Here's something surprising that you may have missed: The number of children born with Down syndrome appears to be increasing.
A study published in the December issue of the journal Pediatrics concludes, "From 1979 through 2003, the prevalence of Down Syndrome at birth increased by 31% from 9.0 to 11.8 per 10,000 live births in 10 U.S. regions."
As NPR notes here, this goes against conventional expectations that prenatal screening would lead to a steep drop in the Down Syndrome population, as more parents opt to abort babies who test positive. While the study provides few details, author Adolfo Correa suggests the increase is a result of women waiting longer to have children. The likelihood of a Down Syndrome birth increases by a factor of five in mothers over 35. (Presumably it also increases the likelihood that a woman will decide to go ahead with the pregnancy anyway, in the belief that she won't get another chance.) The study says the increase "paralleled the increasing proportion of births to older mothers."
Interestingly, in a report just a few weeks earlier, Children's Hospital Boston pediatric geneticist Brian Skotko was quoted as saying there had been a 15 percent decrease in Down Syndrome births between 1989 and 2005. I'm not sure what data set he was drawing from, but Skotko also claimed that in the absence of prenatal screening we would have seen a 34% increase in DS births over that time period -- remarkably close to the increase claimed by Correa.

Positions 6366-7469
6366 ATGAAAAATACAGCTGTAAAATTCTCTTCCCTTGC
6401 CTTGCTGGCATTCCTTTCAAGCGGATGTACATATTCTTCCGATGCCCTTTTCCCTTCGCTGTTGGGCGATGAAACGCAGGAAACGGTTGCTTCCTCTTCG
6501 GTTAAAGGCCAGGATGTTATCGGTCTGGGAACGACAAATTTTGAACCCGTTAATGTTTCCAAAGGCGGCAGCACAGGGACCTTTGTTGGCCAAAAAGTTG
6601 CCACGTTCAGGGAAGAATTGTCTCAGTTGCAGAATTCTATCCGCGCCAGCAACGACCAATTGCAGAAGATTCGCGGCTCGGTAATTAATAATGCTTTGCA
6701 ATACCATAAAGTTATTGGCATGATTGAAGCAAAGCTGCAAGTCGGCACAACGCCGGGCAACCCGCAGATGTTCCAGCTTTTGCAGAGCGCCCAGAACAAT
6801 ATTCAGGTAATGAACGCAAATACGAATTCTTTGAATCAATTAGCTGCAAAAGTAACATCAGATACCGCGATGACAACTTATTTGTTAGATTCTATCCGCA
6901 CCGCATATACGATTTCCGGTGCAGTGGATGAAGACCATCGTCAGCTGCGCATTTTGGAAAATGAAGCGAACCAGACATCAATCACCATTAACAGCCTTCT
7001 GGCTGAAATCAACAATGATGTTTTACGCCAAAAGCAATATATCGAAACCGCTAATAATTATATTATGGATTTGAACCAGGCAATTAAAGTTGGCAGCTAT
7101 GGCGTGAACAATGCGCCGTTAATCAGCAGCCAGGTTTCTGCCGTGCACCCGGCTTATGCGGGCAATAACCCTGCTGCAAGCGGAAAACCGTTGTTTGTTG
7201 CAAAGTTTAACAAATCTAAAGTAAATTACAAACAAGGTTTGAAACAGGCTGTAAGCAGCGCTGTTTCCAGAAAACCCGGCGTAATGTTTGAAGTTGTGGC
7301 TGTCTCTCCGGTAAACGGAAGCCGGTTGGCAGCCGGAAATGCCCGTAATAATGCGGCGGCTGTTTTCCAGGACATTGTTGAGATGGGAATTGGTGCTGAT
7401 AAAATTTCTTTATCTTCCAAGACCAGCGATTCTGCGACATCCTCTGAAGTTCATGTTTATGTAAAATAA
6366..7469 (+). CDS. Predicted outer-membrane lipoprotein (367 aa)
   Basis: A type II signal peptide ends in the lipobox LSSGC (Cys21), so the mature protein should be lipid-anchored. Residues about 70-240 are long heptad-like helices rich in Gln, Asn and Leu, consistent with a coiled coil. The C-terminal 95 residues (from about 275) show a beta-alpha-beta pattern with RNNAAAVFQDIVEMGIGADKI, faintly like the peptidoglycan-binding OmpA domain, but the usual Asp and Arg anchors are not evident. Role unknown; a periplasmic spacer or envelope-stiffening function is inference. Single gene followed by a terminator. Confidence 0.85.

So if an estimated 92% of all women who get a positive Down Syndrome result choose to terminate their pregnancies, how is the number of births increasing? It's tempting to say there are just more stubborn Sarah Palins out there than generally understood -- and there is no shortage of moms who seize on the Pediatrics findings to speak out for their own decision to accept the "gift." The good news is that Americans with Down Syndrome, like all Americans, are living longer, healthier, fuller lives.
But it does raise some interesting questions about just how well we can predict any future patterns in human evolution. On the one hand you have a bunch of quacks insisting it's mathematically inevitable that redheads will become extinct around the time Al Gore's sea level rises by one full astronomical unit. On the other hand, you have a case where the means and motive for selection are available to everybody, and yet the trend is moving in the opposite direction from what the smart money predicted. Either futurists aren't listening to Jeff Goldblum or people are less predictable than advertised.
Of course the real question about folks with Down Syndrome remains: Are they happier than you and me? Devo investigates: